Sunday, August 9, 2009

Roast Beef and Yorkshire Pudding

Mart's Grandparents are from England and his mom was born there. He grew up eating a few different English meals that he just loves. One of them is roast beef and Yorkshire pudding. It was something I was going to have to learn how to make for him. Last time his Nanan (his Grandma) was here, she showed me how to make a couple different English meals, Yorkshire pudding being one of them.

If you don't know what Yorkshire pudding is, (I didn't know what it was when I met Martin) it's a type of bread. The way I make it it looks like a biscuit, but is not dry like a biscuit. It's more similar to German Pancakes with the eggs that puff up in the oven. The traditional way to make it is on a cookie sheet so then they turn out really flat with the edges puffy. It is most commonly served with mashed potatoes, gravy and roast.

Kelsie's Roast

A roast (whatever size you need for however many people you are serving)
1/2 - 1 onion
1 beef bullion cube (more if your roast is large)
Steak seasoning
Garlic powder
Salt and Pepper

The night before you want to serve the roast, put roast in a crock pot and season both sides well with all seasonings except the garlic powder. Add veggies. (If I'm making a normal roast instead of one with mashed potatoes, I add cubed potatoes) Season again to make sure the veggies have flavor as well. Sprinkle garlic powder over the entire thing. Add an inch or so of water (more if you want more gravy). Add bullion cube to help flavor the juice. Set crock pot to low and leave until the next day at dinner time. This will make the roast shred and just melt in your mouth. If you don't like it cooked down that much, don't cook it as long.



Yorkshire Pudding

**Large Batch** (I would suggest cutting this in half unless you are serving 8 or more people)

2 cups cold milk

2 cups cold water

8 eggs

Mix well

4 1/2 cups bread flour (if you have it, if not use all purpose)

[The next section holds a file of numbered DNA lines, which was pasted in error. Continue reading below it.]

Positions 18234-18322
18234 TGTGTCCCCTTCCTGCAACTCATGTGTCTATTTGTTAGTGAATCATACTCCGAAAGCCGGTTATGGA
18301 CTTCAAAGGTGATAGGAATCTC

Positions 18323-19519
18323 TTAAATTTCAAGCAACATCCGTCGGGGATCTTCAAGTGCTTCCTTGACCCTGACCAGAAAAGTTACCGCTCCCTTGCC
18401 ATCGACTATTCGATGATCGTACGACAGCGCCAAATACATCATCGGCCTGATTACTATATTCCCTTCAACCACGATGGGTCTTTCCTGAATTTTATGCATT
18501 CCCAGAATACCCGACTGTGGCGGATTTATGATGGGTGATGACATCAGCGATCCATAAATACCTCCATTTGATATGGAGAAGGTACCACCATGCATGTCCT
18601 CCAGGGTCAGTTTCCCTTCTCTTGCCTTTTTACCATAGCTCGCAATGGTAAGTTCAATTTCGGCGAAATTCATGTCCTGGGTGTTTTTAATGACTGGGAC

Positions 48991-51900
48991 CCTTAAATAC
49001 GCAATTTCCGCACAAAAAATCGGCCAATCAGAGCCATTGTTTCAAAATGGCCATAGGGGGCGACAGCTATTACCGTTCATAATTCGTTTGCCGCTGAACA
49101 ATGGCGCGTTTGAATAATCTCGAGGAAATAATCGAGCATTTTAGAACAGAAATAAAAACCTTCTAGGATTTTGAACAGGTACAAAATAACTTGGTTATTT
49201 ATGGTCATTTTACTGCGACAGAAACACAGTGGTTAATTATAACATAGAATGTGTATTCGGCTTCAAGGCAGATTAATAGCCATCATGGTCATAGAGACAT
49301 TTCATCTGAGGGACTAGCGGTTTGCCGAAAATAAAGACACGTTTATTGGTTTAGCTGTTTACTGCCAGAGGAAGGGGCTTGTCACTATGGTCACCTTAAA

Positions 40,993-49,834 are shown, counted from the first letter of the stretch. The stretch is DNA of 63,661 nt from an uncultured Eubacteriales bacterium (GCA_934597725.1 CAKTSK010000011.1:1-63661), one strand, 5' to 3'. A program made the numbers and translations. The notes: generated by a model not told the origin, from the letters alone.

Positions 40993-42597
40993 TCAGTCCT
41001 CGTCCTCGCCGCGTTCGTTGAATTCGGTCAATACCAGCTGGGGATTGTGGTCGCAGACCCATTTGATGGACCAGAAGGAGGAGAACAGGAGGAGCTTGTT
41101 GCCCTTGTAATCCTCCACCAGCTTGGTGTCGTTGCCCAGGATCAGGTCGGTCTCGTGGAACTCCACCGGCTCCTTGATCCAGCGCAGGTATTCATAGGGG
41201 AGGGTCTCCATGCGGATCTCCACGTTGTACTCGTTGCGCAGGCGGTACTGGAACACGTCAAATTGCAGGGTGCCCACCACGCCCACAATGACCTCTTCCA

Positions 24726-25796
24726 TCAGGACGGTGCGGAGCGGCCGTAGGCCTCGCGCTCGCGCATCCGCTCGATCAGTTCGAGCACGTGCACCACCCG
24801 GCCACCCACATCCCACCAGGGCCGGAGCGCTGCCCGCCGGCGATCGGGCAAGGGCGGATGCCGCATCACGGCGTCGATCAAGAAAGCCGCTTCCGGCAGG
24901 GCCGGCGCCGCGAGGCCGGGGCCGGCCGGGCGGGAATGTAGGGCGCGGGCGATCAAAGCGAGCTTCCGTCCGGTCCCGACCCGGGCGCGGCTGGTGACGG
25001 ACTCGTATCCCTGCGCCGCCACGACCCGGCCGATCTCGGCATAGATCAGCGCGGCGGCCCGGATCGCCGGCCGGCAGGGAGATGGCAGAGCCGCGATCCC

Salt to taste (maybe about 2 tsp for this batch)

Beat until just thinner than pancake batter. If you need to add more flour, add more flour.

Chill batter 20 minutes to 2 hours. The longer the better if you can.

Heat oven to 425. Put a small amount of Crisco or oil in the bottom of a muffin tin or on a cookie sheet. Just enough to barely cover the bottom so they won't stick. Heat oil until EXTREMELY hot. (This makes the pudding puff up better, like in German pancakes). Pour chilled batter into hot oil. If you are using a muffin tin, fill each hole about 1/3-1/2 of the way up). If you are using cookie sheets, you will probably need more than one for a large batch. Bake. Do no open the oven, this will make them not puff up.

Baking time:

Cookie sheets: About 40 minutes, or until golden brown

Muffin tins: About 20 minutes, or until golden brown

(Kelsie's Note: If you are going to make gravy to go with mashed potatoes, save about 1/2 cup of the batter and set aside)

Beef Gravy:

Drippings from roast, with everything strained out
1/2 cup or so of left over Yorkshire pudding batter

Heat drippings in a saucepan until warm. Pour in leftover batter and whisk well. Once it heats up it will thicken like a roux or cornstarch, except it will taste better.

Pour over potatoes and roast if desired.


  1. Martin scored big when he married you Kelsie!

  2. That looks wonderful! I had no idea what Yorkshire pudding was.


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